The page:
In Defence of Liberty

Driven by data; ridden with liberty.

One Tarot Labour

Labour leader Ed Miliband has pledged that a tax on bank bonuses would help endow a ‘jobs guarantee’ scheme for young people throughout the next Parliament. The party also intends to reduce pension tax relief to fund their plans. Less than a month ago, the proposal was said to only last for one year, even when it was described as the “centrepiece and foundation stone” of Labour’s economic policy. In a 2009 speech, then-Chancellor Alistair Darling described the tax on bank bonuses as “a special one-off levy of 50% on any individual discretionary bonus above £250,000.” Despite estimates of raising £550m, the tax had a net yield of £2.3bn.

(Video: Press Association; Published: 14th March 2011)

Standing Up for Bankers

Back in that strange parallel universe called 2011, The Guardian described Labour’s vague plan “to support growth in the economy” with a bank bonus tax. This was later delineated to propose help for young unemployed people and subventions for the construction industry. Labour promised to cut the VAT on petrol. This tax was also pledged towards reducing Britain’s deficit.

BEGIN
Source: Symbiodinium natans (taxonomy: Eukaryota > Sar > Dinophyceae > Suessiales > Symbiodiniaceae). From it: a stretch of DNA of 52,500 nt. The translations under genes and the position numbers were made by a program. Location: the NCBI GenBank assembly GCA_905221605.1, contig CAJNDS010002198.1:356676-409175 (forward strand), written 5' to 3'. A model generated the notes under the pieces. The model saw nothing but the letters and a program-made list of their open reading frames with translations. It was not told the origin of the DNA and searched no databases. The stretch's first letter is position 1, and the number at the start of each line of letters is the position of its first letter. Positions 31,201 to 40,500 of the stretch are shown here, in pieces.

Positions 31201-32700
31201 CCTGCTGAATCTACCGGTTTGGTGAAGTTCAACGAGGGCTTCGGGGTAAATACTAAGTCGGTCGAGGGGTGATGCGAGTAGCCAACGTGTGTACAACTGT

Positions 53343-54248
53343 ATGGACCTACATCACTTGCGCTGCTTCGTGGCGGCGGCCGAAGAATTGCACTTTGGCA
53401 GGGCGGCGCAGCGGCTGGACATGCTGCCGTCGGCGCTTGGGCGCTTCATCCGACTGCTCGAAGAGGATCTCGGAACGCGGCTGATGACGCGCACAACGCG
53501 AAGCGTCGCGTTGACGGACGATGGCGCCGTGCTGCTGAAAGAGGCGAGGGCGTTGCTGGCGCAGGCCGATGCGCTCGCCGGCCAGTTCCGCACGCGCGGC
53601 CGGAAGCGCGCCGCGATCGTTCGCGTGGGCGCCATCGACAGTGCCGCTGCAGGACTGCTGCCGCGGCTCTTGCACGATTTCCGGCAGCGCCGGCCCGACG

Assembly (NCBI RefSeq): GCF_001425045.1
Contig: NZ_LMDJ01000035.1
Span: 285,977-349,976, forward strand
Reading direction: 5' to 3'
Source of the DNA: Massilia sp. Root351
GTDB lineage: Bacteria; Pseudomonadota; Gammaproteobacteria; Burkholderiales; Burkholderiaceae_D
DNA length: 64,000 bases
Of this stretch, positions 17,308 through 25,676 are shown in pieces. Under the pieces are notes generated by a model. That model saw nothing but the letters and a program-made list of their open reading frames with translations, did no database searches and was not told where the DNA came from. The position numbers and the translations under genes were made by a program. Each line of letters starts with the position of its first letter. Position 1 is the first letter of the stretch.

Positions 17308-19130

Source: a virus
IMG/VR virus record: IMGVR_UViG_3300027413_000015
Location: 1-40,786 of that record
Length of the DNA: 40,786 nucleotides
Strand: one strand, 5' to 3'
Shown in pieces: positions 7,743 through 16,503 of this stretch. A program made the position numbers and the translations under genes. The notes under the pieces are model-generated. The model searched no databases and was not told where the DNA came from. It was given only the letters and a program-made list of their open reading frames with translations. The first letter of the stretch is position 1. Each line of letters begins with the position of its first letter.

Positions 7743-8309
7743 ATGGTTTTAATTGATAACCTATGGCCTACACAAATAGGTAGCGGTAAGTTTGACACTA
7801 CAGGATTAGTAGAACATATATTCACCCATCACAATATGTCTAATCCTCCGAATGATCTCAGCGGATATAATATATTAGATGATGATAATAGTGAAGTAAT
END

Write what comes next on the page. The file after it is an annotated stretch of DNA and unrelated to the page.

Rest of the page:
In 2012, Labour pledged the Regional Growth Fund would be increased by £200m. Shadow Business Secretary Chuka Umunna dipped his hand into this tax pool, utilising £5m to “transform units that are already empty into cultural, community or learning centres”. Even the central spending has changed, as what was once a “fund for youth jobs” has now evolved into the ‘compulsory jobs guarantee’. Unsurprisingly, Patrick Worrall of Channel Four’s Fact Check found “Labour has over the years suggested using £2bn from a bonus tax to cover at least £2.5bn worth of projects.”

Now, shall we begin? (Photo: Oli Walker)

Now, shall we begin? (Photo: Oli Walker)

Despite the morass of policies dependent upon a bonus tax, Labour have sought to curtail their own promises by demanding banks cut discretionary remuneration.  Mr Umunna said: “The public rightly expects the culture of excessive bonuses must stop.” When Chancellor George Osborne rejected the upper limit on bank bonuses exercised by the European Parliament, the Shadow Chancellor Ed Balls mocked:

It tells you everything about David Cameron’s government that while Labour are [sic] saying ‘let’s get energy prices down for families, let’s help families with childcare, let’s get people back to work’, he’s sending his chancellor to Brussels to stand up for bankers and bankers’ bonuses.

It tells you everything that Labour appears to set policy by tarot card readings.

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This entry was posted on March 17, 2014 by in National Politics and tagged , .
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